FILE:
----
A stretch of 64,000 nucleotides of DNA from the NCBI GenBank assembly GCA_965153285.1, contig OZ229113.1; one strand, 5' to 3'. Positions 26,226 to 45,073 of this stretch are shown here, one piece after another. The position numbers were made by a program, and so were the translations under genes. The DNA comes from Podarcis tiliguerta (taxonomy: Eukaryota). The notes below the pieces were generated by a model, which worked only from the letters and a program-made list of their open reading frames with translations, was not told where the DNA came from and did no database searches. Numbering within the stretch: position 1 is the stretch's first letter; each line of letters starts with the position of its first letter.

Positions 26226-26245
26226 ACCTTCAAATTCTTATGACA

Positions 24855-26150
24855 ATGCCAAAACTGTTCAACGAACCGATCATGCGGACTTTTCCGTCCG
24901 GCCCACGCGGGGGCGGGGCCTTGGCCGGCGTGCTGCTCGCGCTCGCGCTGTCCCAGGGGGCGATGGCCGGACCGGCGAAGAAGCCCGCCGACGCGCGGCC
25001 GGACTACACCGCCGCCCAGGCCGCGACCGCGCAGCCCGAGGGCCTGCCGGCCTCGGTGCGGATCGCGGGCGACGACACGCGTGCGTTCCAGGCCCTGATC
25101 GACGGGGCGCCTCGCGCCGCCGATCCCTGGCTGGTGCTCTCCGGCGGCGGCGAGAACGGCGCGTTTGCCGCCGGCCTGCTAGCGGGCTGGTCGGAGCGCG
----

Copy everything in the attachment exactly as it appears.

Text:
A stretch of 64,000 nucleotides of DNA from the NCBI GenBank assembly GCA_965153285.1, contig OZ229113.1; one strand, 5' to 3'. Positions 26,226 to 45,073 of this stretch are shown here, one piece after another. The position numbers were made by a program, and so were the translations under genes. The DNA comes from Podarcis tiliguerta (taxonomy: Eukaryota). The notes below the pieces were generated by a model, which worked only from the letters and a program-made list of their open reading frames with translations, was not told where the DNA came from and did no database searches. Numbering within the stretch: position 1 is the stretch's first letter; each line of letters starts with the position of its first letter.

Positions 26226-26245
26226 ACCTTCAAATTCTTATGACA

Positions 24855-26150
24855 ATGCCAAAACTGTTCAACGAACCGATCATGCGGACTTTTCCGTCCG
24901 GCCCACGCGGGGGCGGGGCCTTGGCCGGCGTGCTGCTCGCGCTCGCGCTGTCCCAGGGGGCGATGGCCGGACCGGCGAAGAAGCCCGCCGACGCGCGGCC
25001 GGACTACACCGCCGCCCAGGCCGCGACCGCGCAGCCCGAGGGCCTGCCGGCCTCGGTGCGGATCGCGGGCGACGACACGCGTGCGTTCCAGGCCCTGATC
25101 GACGGGGCGCCTCGCGCCGCCGATCCCTGGCTGGTGCTCTCCGGCGGCGGCGAGAACGGCGCGTTTGCCGCCGGCCTGCTAGCGGGCTGGTCGGAGCGCG